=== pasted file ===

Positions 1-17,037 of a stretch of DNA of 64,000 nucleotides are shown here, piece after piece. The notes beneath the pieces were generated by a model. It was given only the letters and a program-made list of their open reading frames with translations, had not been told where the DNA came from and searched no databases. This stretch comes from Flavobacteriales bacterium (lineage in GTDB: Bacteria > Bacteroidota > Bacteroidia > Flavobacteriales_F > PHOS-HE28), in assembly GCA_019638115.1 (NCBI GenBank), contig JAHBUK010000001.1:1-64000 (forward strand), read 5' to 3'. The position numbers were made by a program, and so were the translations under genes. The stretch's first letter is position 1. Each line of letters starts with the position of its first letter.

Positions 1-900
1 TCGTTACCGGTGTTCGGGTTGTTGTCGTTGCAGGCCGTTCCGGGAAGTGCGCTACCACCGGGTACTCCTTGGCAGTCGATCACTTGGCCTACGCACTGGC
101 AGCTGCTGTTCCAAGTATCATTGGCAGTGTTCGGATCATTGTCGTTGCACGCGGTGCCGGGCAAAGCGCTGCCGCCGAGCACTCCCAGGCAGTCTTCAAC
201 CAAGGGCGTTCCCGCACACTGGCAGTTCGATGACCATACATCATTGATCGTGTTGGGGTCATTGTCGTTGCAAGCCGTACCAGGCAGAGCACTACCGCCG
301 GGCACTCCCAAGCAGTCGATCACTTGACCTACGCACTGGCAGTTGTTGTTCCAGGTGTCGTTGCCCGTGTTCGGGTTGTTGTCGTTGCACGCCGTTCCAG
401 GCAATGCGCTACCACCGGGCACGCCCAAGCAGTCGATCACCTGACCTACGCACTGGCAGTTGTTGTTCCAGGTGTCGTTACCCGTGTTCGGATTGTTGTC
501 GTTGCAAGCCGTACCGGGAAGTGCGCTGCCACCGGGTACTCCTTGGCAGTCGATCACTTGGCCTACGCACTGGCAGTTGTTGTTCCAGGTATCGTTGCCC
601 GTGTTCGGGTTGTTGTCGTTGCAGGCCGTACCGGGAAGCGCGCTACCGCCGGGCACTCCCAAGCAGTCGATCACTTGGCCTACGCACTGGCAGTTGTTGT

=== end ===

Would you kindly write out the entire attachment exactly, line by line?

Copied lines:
Positions 1-17,037 of a stretch of DNA of 64,000 nucleotides are shown here, piece after piece. The notes beneath the pieces were generated by a model. It was given only the letters and a program-made list of their open reading frames with translations, had not been told where the DNA came from and searched no databases. This stretch comes from Flavobacteriales bacterium (lineage in GTDB: Bacteria > Bacteroidota > Bacteroidia > Flavobacteriales_F > PHOS-HE28), in assembly GCA_019638115.1 (NCBI GenBank), contig JAHBUK010000001.1:1-64000 (forward strand), read 5' to 3'. The position numbers were made by a program, and so were the translations under genes. The stretch's first letter is position 1. Each line of letters starts with the position of its first letter.

Positions 1-900
1 TCGTTACCGGTGTTCGGGTTGTTGTCGTTGCAGGCCGTTCCGGGAAGTGCGCTACCACCGGGTACTCCTTGGCAGTCGATCACTTGGCCTACGCACTGGC
101 AGCTGCTGTTCCAAGTATCATTGGCAGTGTTCGGATCATTGTCGTTGCACGCGGTGCCGGGCAAAGCGCTGCCGCCGAGCACTCCCAGGCAGTCTTCAAC
201 CAAGGGCGTTCCCGCACACTGGCAGTTCGATGACCATACATCATTGATCGTGTTGGGGTCATTGTCGTTGCAAGCCGTACCAGGCAGAGCACTACCGCCG
301 GGCACTCCCAAGCAGTCGATCACTTGACCTACGCACTGGCAGTTGTTGTTCCAGGTGTCGTTGCCCGTGTTCGGGTTGTTGTCGTTGCACGCCGTTCCAG
401 GCAATGCGCTACCACCGGGCACGCCCAAGCAGTCGATCACCTGACCTACGCACTGGCAGTTGTTGTTCCAGGTGTCGTTACCCGTGTTCGGATTGTTGTC
501 GTTGCAAGCCGTACCGGGAAGTGCGCTGCCACCGGGTACTCCTTGGCAGTCGATCACTTGGCCTACGCACTGGCAGTTGTTGTTCCAGGTATCGTTGCCC
601 GTGTTCGGGTTGTTGTCGTTGCAGGCCGTACCGGGAAGCGCGCTACCGCCGGGCACTCCCAAGCAGTCGATCACTTGGCCTACGCACTGGCAGTTGTTGT